Beef, Entree, Meat, Recipes

Mushrooms and Red Wine Beef Ossobuco

Hearty and aromatic Ossobuco stew is an ultimate dish for serving on a cold day. The cross-cut shanks with the bone, are the base for the dish. They are first pan fried, and then cooked with different vegetables and liquids, depending on regional variations and personal taste.

In the recipe here, I’ve mixed a few versions into one. Similar to the original traditional recipe (“ossobuco in bianco”), I didn’t use any tomatoes in the sauce,  yet, unlike in the original recipe, I substituted white wine for red wine. This time, I also didn’t use beef broth, and relied on the red wine as the only liquid. This produced wonderful aroma throughout the cooking and braising, and contributed to an extra rich sauce.

For the vegetables, I’ve used a fairly large amount of sliced onions, (as I’m very fond of smothered onions flavor and texture), along with carrots, celery and baby Bella mushrooms, that gave the sauce a deep earthy flavor.

The stew was very tasty; the beef falling off the bones, the bone marrow a special delight in itself, served on top of lightly toasted dark bread, and the vegetables absorbed the beef and red wine flavors.

Despite of generous servings, I still ended up with some leftovers. So, on the following day, I decided to add Israeli couscous to the pot. That was a good decision, as the couscous absorbed the sauce beautifully, with a soft texture, that resembled that of a flavorful creamy risotto. Next time I’ll be making this dish, I will add the couscous to it all.

The dish is very easy to prepare, as the actual cooking time is quite short, and braising is done in the oven, leaving you free to prepare the rest of the dinner. Try it and enjoy.

 

Notes:

* Click HERE for a version with tomatoes and gremolata topping, and HERE, for a version with white wine and Juniper berries.

 

Makes: 4

Prep time: 20 minutes

Cooking time: 25 minutes

Braising time: 2½ hours

 

Ingredients:

3 medium onions

1 large celery stalk

3 medium carrots

8 oz (227 grams) baby Bella mushrooms

3 Tbs light olive oil, divided

2 tsp salt

½ tsp freshly ground four peppers mix

1.6 lbs. (725 grams) beef shank sliced with bone

2 Tbs flour

2-3 bay leaves

2½ cups red wine (I used Pinot Noir)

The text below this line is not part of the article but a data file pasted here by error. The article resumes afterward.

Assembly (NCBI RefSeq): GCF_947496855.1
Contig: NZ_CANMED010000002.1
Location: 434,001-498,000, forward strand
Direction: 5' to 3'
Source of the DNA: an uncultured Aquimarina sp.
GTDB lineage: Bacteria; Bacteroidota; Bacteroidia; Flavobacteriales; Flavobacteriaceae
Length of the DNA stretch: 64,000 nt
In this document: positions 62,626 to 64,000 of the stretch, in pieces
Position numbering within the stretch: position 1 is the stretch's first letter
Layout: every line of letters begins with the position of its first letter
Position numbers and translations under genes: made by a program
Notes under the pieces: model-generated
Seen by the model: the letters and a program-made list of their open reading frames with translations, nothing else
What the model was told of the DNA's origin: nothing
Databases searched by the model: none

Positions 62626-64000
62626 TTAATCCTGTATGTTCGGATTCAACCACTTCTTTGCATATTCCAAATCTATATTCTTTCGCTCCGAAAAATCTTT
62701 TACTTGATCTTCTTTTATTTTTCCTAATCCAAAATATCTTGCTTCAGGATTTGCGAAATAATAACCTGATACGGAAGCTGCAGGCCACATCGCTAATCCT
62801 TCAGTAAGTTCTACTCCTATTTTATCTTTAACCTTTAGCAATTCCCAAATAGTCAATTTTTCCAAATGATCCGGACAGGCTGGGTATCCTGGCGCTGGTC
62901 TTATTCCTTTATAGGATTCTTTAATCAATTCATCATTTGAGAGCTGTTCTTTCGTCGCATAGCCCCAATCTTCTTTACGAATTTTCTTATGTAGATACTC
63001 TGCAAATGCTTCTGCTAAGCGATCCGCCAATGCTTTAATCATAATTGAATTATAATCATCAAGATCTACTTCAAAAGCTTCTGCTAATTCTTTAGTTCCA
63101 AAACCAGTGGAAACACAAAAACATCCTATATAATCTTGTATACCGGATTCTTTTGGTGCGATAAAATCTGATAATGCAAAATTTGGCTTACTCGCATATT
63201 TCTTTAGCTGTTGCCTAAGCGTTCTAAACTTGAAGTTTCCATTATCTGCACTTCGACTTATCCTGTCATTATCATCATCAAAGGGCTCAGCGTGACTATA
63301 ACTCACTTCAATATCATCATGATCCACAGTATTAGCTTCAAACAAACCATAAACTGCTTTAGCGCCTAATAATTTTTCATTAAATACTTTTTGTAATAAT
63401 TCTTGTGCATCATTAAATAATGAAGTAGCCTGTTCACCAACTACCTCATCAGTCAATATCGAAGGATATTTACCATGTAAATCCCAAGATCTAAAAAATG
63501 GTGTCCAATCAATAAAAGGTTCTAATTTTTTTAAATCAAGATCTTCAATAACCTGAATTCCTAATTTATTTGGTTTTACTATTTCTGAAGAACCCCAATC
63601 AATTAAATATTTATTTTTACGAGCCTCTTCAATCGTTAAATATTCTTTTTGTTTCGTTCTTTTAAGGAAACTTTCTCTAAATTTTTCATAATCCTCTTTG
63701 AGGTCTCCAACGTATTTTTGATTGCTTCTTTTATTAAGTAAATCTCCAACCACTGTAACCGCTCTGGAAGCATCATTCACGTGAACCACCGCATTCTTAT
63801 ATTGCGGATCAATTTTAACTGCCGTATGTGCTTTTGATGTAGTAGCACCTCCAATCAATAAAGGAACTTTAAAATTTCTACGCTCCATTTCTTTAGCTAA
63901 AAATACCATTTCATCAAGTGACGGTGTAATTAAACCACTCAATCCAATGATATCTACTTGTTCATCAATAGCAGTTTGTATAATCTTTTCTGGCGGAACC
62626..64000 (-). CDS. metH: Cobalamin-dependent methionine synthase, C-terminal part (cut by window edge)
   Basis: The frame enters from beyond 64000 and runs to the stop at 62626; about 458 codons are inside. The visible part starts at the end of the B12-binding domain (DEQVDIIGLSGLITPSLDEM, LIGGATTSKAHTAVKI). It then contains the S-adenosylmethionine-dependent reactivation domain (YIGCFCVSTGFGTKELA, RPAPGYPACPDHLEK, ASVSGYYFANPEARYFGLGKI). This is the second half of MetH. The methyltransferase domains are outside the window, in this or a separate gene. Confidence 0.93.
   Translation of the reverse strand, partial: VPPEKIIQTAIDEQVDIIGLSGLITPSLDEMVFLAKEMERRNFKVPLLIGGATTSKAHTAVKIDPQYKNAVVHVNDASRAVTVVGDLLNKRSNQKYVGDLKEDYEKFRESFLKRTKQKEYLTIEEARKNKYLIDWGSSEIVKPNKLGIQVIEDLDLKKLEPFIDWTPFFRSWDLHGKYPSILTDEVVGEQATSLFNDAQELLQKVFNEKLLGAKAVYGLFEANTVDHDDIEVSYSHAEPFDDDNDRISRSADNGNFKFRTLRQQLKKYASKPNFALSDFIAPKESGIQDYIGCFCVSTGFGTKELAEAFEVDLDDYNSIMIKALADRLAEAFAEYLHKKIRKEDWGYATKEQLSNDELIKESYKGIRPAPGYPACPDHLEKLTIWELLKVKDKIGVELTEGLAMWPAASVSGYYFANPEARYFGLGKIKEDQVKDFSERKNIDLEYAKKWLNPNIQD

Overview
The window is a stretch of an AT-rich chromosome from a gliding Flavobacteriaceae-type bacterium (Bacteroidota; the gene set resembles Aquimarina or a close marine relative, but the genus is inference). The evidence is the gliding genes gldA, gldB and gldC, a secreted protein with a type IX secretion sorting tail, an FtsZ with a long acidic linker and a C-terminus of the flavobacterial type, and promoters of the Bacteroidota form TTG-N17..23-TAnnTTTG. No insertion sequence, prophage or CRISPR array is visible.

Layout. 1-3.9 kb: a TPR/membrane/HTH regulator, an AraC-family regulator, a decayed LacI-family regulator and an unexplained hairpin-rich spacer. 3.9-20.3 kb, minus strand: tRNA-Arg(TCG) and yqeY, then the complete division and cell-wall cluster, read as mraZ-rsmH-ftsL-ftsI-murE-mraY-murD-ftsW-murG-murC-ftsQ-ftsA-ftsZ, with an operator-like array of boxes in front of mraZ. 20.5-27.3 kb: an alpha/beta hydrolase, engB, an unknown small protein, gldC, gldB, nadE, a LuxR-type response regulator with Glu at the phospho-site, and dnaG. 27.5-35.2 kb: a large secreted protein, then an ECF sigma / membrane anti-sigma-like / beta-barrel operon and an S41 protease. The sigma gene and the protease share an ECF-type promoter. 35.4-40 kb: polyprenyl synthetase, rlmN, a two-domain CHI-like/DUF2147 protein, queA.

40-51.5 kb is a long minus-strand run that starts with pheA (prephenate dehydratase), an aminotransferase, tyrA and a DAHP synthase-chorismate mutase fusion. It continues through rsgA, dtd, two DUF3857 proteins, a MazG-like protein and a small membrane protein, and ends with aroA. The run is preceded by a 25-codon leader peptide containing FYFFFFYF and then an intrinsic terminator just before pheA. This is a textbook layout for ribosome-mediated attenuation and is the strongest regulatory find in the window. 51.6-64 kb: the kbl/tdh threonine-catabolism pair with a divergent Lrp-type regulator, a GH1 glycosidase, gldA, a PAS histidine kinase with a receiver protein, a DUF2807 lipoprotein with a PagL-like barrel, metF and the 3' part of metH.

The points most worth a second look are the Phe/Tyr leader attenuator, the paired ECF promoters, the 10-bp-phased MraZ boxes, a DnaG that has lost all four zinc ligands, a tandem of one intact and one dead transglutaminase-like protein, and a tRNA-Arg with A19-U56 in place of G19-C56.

1 Tbs honey (preferably orange blossom)

1 tsp Dijon mustard

For cooking the leftovers:

½ cup Israeli couscous

 

  1. Peel and cut the onions in half, then sliced them lengthwise. Peel and cut the carrots in half, lengthwise, then roughly cut them, along with the celery. Remove the mushrooms legs (keep for stock), and cut into quarters.
  2. Heat 2 Tbs of the oil in a large, shallow pot, over medium-high heat. Add the sliced onions, carrots and celery. Sauté, mixing occasionally, until the vegetables are soft. Add the mushrooms, some of the salt and pepper, and sauté, mixing occasionally, for 2-3 minutes. Transfer to a plate and set aside.
  3. Add the remaining 1 Tbs oil to the pot. Dust the steaks with flour, salt and pepper, and add to the pot. Fry for 2-3 minutes on each side, until nicely browned.
  4. Add back the sautéed vegetables, the rest of salt and pepper, bay leaves, red wine, honey and mustard, and mix gently. Bring to a boil, taste and adjust seasoning. Cover the pot, lower the heat to medium-low and cook for 15 minutes. Meanwhile, preheat the oven to 225F (105C).
  5. Transfer the covered pot to the oven and braise for 2 hours. Increase the oven temperature to 250F (120C), uncover the pot and braise for 30 minutes. Serve with pasta or polenta and crusty bread on the side.
  6. Cooking the leftovers: remove the fat layer and bring to room temperature. Check the amount of sauce in the pot – you need 1½ cups of liquids (add stock, if needed). Bring to a boil over medium-high heat, add the couscous, and mix well. Lower the heat to low, cover the pot and cook for 15 minutes, or until the couscous is soft and plump.

30 thoughts on “Mushrooms and Red Wine Beef Ossobuco”

    1. You have good memory Judi!
      I do love this cut and enjoy experimenting with different ways of making it. This one too was very delicious, and the addition of the couscous is definitely soothing I’ll be repeating soon. 🙂

      Like

  1. I almost missed this, Ronit! Glad I was backing up in cleaning out my email this morning… Both of us love osso buco, though I usually make it “in bianco.“ I love the sound of yours with the red wine, and can’t wait to try it.

    Liked by 1 person

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